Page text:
Forthcoming review: DHSC’s aid-funded global health research and innovation

26 Feb 2024

The COVID-19 pandemic and race to develop a vaccine brought health research to the top of the international agenda, and in recent years it has become more central to UK aid’s strategic priorities.

A forthcoming review from the Independent Commission for Aid Impact (ICAI) will look at aid spent by the Department for Health and Social Care (DHSC) in this area, which aims to improve health outcomes, health security and equity with benefits for low- and middle-income countries.

This funding supports the UK’s contribution to Sustainable Development Goals (SDGs) three and nine: good health and wellbeing; and industry, innovation and infrastructure.

The UK has championed global health research dating back to the ‘tropical medicine’ centres of the 19th century, evolving to focus more recently on global health security, and science and technology leadership.

Until 2015, the area was funded by the then Department for International Development (DFID). That year, DHSC received its first allocation of Official Development Assistance (ODA) for research through the 2015 spending review. The UK’s 2015 aid strategy referenced global health initiatives including the UK Vaccine Network and the Global Antimicrobial Resistance Innovation Fund.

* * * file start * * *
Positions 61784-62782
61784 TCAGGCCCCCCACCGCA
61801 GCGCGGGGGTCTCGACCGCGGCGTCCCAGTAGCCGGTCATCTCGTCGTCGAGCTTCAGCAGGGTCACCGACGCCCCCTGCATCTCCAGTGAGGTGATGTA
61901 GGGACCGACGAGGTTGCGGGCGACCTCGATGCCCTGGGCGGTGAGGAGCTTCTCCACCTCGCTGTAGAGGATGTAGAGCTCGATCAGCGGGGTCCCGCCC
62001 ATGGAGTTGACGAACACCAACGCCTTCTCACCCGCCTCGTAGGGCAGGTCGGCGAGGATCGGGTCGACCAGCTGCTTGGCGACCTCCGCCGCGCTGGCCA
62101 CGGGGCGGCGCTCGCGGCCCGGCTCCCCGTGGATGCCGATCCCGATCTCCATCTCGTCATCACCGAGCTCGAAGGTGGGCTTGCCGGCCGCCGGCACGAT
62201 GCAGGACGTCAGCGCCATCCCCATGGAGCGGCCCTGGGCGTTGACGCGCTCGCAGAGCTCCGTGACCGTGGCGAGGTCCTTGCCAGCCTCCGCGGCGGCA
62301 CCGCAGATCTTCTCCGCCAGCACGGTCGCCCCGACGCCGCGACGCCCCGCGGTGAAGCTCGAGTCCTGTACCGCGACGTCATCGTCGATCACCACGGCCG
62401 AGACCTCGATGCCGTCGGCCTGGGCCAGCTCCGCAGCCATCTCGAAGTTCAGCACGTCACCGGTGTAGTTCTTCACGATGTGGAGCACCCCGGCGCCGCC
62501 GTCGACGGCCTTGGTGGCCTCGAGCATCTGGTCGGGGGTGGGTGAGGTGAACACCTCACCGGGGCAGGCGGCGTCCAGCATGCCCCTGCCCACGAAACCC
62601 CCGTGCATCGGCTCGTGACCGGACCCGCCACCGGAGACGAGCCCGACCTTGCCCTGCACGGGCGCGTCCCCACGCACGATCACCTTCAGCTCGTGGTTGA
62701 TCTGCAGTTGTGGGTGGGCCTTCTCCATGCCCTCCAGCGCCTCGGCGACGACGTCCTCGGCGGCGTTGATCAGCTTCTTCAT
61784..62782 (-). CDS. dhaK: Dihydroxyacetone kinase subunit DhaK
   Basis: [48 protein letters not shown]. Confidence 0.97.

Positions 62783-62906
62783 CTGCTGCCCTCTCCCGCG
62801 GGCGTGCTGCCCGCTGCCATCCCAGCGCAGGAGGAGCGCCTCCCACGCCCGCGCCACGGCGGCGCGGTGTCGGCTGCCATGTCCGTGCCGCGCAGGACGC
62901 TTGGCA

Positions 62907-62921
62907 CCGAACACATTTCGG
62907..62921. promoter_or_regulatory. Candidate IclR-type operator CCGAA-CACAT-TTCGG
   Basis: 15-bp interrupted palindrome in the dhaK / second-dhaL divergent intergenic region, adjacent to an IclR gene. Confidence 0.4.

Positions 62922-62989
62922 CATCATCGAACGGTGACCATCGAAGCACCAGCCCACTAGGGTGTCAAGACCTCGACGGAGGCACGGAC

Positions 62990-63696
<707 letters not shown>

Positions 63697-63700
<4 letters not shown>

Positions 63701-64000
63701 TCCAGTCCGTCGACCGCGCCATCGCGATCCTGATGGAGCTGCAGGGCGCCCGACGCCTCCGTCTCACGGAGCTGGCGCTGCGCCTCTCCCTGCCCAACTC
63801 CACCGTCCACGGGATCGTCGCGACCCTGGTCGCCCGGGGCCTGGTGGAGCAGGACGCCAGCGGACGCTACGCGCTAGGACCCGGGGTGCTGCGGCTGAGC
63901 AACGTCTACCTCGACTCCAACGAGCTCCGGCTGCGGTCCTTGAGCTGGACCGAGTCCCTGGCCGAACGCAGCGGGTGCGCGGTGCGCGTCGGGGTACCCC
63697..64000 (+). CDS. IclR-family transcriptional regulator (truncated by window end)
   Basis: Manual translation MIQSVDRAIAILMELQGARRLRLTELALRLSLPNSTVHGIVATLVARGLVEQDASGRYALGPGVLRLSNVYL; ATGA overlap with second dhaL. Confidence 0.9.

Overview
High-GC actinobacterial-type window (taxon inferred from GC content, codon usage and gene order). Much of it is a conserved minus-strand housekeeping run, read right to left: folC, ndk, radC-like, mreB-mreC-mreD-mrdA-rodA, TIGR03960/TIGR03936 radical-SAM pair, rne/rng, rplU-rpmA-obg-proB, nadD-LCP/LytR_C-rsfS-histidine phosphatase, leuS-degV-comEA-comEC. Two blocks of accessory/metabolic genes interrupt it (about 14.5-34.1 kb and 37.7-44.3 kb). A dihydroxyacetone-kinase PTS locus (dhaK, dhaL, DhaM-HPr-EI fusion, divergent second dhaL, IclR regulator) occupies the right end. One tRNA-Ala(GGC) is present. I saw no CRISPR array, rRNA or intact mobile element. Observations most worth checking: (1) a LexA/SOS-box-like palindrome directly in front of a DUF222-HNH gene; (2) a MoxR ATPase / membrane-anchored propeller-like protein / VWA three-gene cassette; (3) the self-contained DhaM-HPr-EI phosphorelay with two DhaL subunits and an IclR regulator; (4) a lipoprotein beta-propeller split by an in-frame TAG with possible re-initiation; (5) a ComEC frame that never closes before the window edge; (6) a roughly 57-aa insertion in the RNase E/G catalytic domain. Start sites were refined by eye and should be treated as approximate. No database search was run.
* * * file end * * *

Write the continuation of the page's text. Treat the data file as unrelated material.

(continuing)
The 2014-16 Ebola epidemic in West Africa and later the COVID-19 pandemic intensified health security concerns across the UK government. At the onset of COVID-19, DHSC’s aid-funded budget for research grew, even when the overall UK ODA budget was effectively cut by 29%, as it was diverted to support asylum seekers and refugees in the UK.

This review will be the aid watchdog’s first to focus on global health research, and the first to look solely at aid spent by DHSC. It will build on previous ICAI reports such as the 2018 review of the UK’s response to global health threats.

The review will ask the following questions:

  1. Relevance: How relevant is DHSC’s ODA-funded global health research portfolio to the UK’s strategic objectives on global health?
  2. Effectiveness: How effectively does DHSC’s ODA-funded research contribute to improving global health outcomes?
  3. Learning: Has the design of DHSC’s research portfolio been informed by its own monitoring, evaluation and learning, and by lessons from other ODA-funded health research?

The publication is expected in June 2024.

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